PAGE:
The wild-type IκBα protein is subject to signal-dependent phosphorylation and subsequent degradation leading to release of inhibition of NF-κB. Deletion (e.g. as in the ΔN allele deleting amino acids 2–36) or mutation of the phosphorylation sites (S32 and S36) in the amino terminus of IκBα leads to a stable mutant that constitutively represses NF-κB transcription. Cotransfection at a 1 to 1 ratio of ΔN1 to p53 expression plasmid (200 ng each of p53 and IκBα plasmid transfected) had no significant effects upon p53 transcription (data not shown). Increasing the relative ratio of ΔN1 expression plasmid to p53 showed that at higher ratios, ΔN1 could significantly decrease p53-dependent transcription (Figure 5A, inhibition of the constitutively active ΔC-p53 is shown at 1600 ng ΔN1 plasmid. Similar results were obtained when the ratio of ΔN1 to wild-type p53 was increased to 8:1, data not shown). However, at the lower ratio of 4:1 shown for the wild-type p53 allele, in Figure 5A, there was little inhibition of transcriptional activity by ΔN1. The relatively poor inhibitory activity of ΔN1 towards p53 is consistent with its relatively poor binding affinity for p53 as shown in Figure 3B and described above.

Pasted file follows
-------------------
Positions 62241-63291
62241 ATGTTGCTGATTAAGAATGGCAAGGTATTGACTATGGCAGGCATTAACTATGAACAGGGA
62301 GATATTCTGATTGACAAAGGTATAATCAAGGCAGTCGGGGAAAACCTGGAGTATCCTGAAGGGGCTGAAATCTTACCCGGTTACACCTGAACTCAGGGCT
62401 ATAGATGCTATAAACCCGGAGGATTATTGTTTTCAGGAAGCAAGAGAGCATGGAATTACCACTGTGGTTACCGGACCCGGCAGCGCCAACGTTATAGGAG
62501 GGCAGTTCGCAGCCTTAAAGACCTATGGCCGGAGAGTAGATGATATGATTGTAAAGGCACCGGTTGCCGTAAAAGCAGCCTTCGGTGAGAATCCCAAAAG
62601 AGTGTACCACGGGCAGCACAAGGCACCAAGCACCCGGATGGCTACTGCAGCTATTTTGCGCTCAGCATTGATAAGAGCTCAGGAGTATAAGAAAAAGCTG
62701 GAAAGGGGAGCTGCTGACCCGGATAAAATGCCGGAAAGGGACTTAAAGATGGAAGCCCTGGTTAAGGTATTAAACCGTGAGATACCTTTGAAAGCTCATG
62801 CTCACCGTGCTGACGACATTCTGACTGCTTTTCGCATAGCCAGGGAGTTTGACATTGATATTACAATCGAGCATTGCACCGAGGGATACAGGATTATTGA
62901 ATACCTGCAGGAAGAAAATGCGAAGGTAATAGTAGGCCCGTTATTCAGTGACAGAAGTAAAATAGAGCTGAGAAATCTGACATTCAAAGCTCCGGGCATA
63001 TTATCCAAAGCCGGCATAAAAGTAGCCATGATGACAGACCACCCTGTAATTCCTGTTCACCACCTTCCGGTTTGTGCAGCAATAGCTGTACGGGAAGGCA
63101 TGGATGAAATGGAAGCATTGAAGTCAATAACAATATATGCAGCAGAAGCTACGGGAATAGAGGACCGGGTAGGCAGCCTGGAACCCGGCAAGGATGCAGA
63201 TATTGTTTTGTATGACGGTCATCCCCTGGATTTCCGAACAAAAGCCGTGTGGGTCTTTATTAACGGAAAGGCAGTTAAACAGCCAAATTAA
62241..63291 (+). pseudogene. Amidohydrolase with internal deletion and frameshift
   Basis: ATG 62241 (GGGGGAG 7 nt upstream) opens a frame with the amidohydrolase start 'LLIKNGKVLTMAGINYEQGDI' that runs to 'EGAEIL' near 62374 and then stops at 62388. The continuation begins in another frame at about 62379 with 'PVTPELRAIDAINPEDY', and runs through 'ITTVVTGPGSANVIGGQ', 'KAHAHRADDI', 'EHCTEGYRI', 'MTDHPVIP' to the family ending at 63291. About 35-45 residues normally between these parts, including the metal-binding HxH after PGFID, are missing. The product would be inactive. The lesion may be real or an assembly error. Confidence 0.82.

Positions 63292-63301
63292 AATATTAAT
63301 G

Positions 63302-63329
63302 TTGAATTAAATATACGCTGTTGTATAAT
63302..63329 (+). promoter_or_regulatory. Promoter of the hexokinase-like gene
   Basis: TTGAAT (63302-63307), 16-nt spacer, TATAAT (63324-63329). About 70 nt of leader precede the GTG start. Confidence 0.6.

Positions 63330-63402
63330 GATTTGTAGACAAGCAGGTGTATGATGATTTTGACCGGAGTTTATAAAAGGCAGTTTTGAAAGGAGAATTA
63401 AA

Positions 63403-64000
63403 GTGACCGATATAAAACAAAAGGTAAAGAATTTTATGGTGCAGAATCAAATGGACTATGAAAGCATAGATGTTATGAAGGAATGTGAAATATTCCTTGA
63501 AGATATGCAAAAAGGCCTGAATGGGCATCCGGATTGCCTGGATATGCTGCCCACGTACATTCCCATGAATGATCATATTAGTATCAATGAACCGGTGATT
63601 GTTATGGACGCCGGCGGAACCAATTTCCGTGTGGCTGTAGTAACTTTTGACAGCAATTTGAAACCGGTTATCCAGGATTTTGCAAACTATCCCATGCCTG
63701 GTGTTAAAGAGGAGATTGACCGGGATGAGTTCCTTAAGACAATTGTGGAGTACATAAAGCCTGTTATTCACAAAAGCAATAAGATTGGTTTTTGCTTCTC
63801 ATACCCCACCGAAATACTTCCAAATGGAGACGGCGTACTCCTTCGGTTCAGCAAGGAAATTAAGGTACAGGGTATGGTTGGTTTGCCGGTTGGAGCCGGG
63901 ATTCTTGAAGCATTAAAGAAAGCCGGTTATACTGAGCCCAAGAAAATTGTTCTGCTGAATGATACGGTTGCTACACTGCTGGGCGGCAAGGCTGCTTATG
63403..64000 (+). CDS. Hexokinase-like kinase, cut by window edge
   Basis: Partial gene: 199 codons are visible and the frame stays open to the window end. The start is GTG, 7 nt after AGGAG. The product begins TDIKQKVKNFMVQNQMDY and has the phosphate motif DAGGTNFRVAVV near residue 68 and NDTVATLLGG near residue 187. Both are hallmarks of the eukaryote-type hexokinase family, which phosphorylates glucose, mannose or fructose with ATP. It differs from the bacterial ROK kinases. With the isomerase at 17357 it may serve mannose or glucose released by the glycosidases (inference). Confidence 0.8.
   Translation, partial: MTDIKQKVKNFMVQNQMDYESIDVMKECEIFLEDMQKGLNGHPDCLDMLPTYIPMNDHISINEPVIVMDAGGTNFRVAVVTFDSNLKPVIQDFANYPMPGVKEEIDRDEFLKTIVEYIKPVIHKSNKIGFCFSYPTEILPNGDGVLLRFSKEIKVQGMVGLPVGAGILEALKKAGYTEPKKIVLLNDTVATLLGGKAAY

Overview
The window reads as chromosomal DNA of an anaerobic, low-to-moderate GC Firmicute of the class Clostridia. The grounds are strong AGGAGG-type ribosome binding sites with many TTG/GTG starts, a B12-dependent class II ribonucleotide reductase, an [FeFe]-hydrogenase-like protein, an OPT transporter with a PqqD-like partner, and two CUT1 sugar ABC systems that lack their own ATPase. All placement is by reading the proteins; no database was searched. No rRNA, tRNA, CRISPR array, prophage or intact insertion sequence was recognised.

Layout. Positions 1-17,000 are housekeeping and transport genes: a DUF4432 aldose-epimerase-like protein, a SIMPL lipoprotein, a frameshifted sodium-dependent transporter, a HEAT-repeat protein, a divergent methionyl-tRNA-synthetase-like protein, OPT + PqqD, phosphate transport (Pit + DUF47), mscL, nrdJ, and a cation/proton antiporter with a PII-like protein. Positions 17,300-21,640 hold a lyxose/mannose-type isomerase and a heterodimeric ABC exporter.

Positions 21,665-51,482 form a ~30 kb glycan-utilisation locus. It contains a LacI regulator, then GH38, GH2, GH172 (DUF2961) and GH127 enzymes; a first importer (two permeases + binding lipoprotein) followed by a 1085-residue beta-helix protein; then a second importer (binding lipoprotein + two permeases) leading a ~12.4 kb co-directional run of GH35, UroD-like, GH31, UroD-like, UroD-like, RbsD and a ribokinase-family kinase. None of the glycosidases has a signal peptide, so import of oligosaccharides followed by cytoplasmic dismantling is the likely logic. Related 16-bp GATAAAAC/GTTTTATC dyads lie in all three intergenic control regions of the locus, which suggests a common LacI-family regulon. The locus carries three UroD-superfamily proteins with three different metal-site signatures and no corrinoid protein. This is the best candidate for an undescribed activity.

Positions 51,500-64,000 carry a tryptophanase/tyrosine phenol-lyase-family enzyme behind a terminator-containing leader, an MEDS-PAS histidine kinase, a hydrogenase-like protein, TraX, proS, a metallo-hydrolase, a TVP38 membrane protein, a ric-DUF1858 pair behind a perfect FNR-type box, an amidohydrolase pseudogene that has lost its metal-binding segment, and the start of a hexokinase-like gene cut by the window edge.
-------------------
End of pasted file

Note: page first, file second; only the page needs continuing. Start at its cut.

The finding that the ΔN1 allele is only partially competent to inhibit p53 is consistent with our previous observation that deletion of the N-terminus of IκBα reduced its physical affinity for p53 (Figure 3). While the ΔN1 allele is a super-repressor of NF-κB, the ΔA5 allele does not repress NF-κB, and thus this allele could be used to ask whether p53 repression and NF-κB inhibition are separable characteristics of the IκBα molecule. Remarkably, ΔA5, which cannot repress NF-κB transcription, had very pronounced inhibitory effects upon transcription by p53 (Figure 5A), comparable to that of wild-type.
Mapping of interactions between IκBα and p53 in vivo to the ankyrin 3 domain of IκBα